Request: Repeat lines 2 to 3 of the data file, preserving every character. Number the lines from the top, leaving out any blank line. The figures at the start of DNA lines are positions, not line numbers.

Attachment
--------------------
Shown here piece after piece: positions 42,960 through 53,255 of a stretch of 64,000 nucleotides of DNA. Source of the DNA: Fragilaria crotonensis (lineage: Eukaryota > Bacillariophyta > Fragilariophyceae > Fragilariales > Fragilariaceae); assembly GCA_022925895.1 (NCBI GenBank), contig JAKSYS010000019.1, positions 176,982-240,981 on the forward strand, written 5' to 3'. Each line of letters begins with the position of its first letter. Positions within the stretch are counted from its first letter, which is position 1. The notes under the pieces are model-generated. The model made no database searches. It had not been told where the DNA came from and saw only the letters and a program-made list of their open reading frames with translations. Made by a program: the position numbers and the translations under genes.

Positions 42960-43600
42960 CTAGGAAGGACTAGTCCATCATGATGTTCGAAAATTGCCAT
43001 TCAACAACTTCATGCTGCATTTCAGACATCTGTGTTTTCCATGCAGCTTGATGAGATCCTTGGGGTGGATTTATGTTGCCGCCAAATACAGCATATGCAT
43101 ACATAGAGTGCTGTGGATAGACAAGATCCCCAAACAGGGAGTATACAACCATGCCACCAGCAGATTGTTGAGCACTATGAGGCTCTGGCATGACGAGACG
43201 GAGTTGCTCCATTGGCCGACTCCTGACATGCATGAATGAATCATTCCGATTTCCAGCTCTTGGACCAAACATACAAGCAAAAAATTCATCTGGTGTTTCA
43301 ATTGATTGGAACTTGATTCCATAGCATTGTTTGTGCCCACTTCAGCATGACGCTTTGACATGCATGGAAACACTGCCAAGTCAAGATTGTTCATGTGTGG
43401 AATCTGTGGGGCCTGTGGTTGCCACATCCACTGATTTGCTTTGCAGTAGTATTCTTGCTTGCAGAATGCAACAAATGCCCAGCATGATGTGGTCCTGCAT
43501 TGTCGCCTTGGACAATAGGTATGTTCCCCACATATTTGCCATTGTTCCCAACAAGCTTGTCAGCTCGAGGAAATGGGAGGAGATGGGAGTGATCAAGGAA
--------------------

Positions 42960-43600
42960 CTAGGAAGGACTAGTCCATCATGATGTTCGAAAATTGCCAT